Optical computing at sub-picosecond speeds

Vanderbilt researchers have developed the next generation of ultrafast data transmission that may make it possible to make already high-performance computing "on demand." The technology unjams bottlenecks in data streams ...

No nanoparticle risks found in field tests of spray sunscreens

People can continue using mineral-based aerosol sunscreens without fear of exposure to dangerous levels of nanoparticles or other respirable particulates, according to Penn State research published in the journal Aerosol ...

Making 3-D nanosuperconductors with DNA

Three-dimensional (3-D) nanostructured materials—those with complex shapes at a size scale of billionths of a meter—that can conduct electricity without resistance could be used in a range of quantum devices. For example, ...

Eggshell-based surgical material for skull injuries

A bioactive polymer-ceramic composite for fixing implants and restoring bone defects in the skull was developed by an international group of materials scientists from the NUST MISIS Center for Composite Materials. An innovative ...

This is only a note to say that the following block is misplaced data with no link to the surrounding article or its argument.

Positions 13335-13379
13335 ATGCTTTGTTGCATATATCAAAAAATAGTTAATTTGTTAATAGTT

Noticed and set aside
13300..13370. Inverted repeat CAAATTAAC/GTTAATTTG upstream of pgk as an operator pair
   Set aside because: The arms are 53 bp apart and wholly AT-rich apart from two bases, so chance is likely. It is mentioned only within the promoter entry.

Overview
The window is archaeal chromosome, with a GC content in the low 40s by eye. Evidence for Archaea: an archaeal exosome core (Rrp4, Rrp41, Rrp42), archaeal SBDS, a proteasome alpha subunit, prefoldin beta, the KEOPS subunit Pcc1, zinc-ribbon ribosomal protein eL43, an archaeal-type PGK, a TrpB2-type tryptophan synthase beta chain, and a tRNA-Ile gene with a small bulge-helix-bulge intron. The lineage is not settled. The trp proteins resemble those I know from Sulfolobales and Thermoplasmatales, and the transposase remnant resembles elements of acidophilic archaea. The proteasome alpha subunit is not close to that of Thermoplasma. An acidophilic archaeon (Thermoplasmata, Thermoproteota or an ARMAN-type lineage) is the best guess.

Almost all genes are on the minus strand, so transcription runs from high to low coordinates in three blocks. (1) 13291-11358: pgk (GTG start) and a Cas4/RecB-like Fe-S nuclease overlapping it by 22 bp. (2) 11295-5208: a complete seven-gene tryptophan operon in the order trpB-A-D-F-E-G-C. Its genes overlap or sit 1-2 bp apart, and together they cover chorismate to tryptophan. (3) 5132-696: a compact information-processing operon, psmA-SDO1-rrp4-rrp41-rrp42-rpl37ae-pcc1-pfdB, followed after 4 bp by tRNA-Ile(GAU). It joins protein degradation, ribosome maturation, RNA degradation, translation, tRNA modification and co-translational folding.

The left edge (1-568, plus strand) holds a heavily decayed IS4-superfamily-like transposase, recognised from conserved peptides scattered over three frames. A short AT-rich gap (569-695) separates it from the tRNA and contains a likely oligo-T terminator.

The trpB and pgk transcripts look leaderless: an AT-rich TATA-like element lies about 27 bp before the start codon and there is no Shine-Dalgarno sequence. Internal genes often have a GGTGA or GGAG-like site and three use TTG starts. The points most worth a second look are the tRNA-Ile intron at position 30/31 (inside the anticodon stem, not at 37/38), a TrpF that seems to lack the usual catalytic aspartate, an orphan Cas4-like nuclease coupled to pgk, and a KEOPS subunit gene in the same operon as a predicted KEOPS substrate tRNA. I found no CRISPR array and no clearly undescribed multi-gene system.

New materials for extra thin computer chips

Ever smaller and ever more compact—this is the direction in which computer chips are developing, driven by industry. This is why so-called 2-D materials are considered to be the great hope: they are as thin as a material ...

Renewable fuel from carbon dioxide with the aid of solar energy

Researchers at Linköping University, Sweden, are attempting to convert carbon dioxide, a greenhouse gas, to fuel using energy from sunlight. Recent results have shown that it is possible to use their technique to selectively ...

Making planets in a rocket

How are celestial bodies created? Aside from philosophical questions, researchers are taking practical steps to investigate the very first moments when planets are born—on a sounding rocket launching from Sweden next week.

Algae-killing viruses spur nutrient recycling in oceans

Scientists have confirmed that viruses can kill marine algae called diatoms and that diatom die-offs near the ocean surface may provide nutrients and organic matter for recycling by other algae, according to a Rutgers-led ...

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